Julie Ensor, Product Development Lead, Lumina Learning
Can our personality impact our performance at work? Does it make us more suited to one job than another? Let’s look at the link between personality and competency potential to discover what role personality really has in determining success in a certain job.
Using personality to predict ‘competency potential’
There is a large body of research that shows that personality influences behaviour and may either enhance or diminish the demands of different roles.
Why is this? Personality reflects a consistent pattern of behaviour influenced by our basic dispositions. While we can all flex our behaviour and act in ways that may not necessarily be aligned to our core dispositions, there will be a general tendency to revert to our natural ways of being.
Personality also influences what will energise us in a role and how we are likely to work. For example, the degree to which someone may prefer to work in a more task-oriented and independent way versus a more people-oriented and interactive way.
It is important to remember that there are no good or bad personality traits – all traits can add value to performance in some roles but can be detrimental in others. For example, the qualities that make a good sales person can be almost the opposite of those required in a research role.
But how does personality link to our competencies? The word ‘competency’ typically refers to knowledge, skills, and abilities which we recognise go beyond behavioural tendencies alone. Further, there are several ways to measure competencies – some more directly than others (e.g. performance 360s). Our selection tool, Lumina Select, is concerned specifically with measuring ‘competency potential’ – the set of behavioural characteristics that provide a foundation for a certain competency to be displayed. It measures competency potential by assessing how personality aligns with the behaviours associated with a competency.
Aligning the Lumina Select competencies to the Lumina Spark model
If we look at Lumina Select, we can see how competencies can align with different qualities of your personality. For example, the Working Together competency aligns with some of the green personality qualities, such as Collaborative, Empathetic, and Accommodating. Likewise, the Conceptualising Strategies competency aligns with some of the yellow personality qualities, such as Conceptual, Imaginative, and Radical.
But how was this measured? Why are we able to align certain competencies with certain qualities?
Personality and competency ratings – predictive validity
Lumina Select has undergone extensive validation research to determine which Lumina Spark qualities best predict potential across the 16 behavioural competencies. These selected competencies aim to reflect the diverse needs of varied job roles.
This validation research compared self-assessed personality data using Lumina Spark with 360 performance ratings of the 16 Lumina Select competencies for the same individuals.
Using this data, the Lumina Spark qualities that best predicted performance for each competency were determined. A smoothie of different Lumina Spark qualities is used to gauge competency potential. Each quality is given a specific weighting based on its relative contribution to rated performance.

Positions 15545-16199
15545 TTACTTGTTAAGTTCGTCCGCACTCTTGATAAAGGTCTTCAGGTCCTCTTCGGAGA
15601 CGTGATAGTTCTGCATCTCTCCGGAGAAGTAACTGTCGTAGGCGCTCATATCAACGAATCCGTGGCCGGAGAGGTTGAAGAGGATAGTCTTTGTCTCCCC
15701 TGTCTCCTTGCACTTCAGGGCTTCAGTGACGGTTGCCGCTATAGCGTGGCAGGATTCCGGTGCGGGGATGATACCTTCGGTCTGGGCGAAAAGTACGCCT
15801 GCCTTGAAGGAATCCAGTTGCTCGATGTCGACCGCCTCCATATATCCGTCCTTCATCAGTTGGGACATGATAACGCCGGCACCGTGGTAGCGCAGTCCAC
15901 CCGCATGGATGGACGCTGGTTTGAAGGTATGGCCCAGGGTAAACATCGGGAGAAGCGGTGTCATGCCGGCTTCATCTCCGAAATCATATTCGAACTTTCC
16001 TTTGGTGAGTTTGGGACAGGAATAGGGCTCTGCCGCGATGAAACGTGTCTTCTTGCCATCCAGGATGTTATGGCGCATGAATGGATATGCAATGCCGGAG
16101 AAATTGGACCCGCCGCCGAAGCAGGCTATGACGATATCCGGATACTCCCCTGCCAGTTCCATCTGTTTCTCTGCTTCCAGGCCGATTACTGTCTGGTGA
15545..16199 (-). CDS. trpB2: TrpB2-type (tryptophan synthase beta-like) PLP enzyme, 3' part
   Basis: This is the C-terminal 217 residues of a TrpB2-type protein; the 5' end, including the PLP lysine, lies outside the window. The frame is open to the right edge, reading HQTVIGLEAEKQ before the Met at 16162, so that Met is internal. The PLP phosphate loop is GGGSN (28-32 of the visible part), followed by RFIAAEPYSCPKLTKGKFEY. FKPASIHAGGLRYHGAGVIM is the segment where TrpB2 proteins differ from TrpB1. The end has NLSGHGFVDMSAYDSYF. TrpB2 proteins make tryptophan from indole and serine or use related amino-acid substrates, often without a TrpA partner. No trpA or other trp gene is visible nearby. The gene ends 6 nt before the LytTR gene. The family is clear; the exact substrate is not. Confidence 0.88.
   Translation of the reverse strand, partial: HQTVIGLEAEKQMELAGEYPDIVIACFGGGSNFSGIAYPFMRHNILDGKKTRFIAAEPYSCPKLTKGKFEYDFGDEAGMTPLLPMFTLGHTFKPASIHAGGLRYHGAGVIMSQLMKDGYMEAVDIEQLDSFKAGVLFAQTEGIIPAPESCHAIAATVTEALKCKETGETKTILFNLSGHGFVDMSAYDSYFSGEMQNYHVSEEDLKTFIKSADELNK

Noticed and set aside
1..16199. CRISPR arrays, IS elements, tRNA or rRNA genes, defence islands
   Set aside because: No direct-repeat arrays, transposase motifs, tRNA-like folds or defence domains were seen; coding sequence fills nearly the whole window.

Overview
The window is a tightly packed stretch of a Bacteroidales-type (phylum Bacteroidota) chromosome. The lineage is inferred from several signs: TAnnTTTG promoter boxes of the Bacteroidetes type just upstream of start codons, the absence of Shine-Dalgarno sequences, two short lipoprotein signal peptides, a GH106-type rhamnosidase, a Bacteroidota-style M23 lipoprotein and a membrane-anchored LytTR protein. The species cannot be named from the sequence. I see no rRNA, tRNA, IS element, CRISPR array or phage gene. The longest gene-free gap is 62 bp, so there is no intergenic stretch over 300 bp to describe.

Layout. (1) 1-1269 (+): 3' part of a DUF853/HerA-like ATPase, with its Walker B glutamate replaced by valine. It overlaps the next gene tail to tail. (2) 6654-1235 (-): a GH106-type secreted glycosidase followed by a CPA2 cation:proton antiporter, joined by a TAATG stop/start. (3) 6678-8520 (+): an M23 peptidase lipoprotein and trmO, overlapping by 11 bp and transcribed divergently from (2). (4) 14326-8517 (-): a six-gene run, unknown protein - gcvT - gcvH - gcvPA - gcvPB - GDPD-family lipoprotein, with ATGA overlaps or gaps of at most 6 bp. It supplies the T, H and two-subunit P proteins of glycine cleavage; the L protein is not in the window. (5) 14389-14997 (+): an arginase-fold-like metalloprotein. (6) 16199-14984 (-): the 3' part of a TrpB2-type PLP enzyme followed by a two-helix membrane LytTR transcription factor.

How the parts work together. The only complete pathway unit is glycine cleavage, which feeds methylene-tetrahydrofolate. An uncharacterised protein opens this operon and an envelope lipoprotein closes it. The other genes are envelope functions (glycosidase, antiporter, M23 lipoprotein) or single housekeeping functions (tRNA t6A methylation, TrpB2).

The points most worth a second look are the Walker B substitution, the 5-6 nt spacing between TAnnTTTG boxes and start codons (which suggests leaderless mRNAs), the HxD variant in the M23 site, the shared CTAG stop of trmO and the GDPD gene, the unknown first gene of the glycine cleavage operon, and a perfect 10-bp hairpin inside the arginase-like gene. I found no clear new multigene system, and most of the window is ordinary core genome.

The image below shows the correlations between the competency potential scores and the 360 performance ratings on those competencies.
N=215 **Correlation is significant at the 0.01 level (2-tailed).
The results of the research show that the correlations between competency potential and rated performance ranged from .20 to .39. But what does this actually mean?
How well does personality predict performance?
Correlations between personality traits and outcomes such as performance tend to range between .10-.40, although generally is it rare that correlations exceed the .30-.40 range (Roberts, 2009). This is due to the myriad of other variables that impact job performance, such as situational factors, aptitude, and motivation. The predictive validity of Lumina Select is therefore aligned to the wider academic literature, while many competencies have higher than typical predictive validity.
The aim of Lumina Select is to provide information about the personal characteristics of the candidate applying for a job to help you make more informed recruitment decisions. When Lumina Select is used in conjunction with other valid candidate information and methods of assessment such as CVs and interviews, it can add significant incremental validity to the recruitment process.
The Lumina Select validities show personality can account for up to 18% of the variance in job performance.
Personality and competency profiles across different roles
Interestingly, there are some very marked differences in personality profiles and competency profiles between jobs, highlighting the characteristics that are more prevalent in different employee groups. This may also reflect the different characteristics of individuals who may be attracted to these types of jobs and industries.
For example, in our research, those working in creative roles were higher on all four of the yellow ‘Pioneering’ competencies of Adapting to Change, Agile Learning, Conceptualising Strategies, and Fostering Creativity than the other roles.
Those working in sales and marketing were highest in Engaging and Energising Others, while those working in finance and banking came out highest on Working under Pressure, as well as many of the blue ‘Delivery’ competencies such as Pursuing and Achieving Goals and Planning and Organising.
Those working in customer service scored higher on the Working Together competency than the other roles.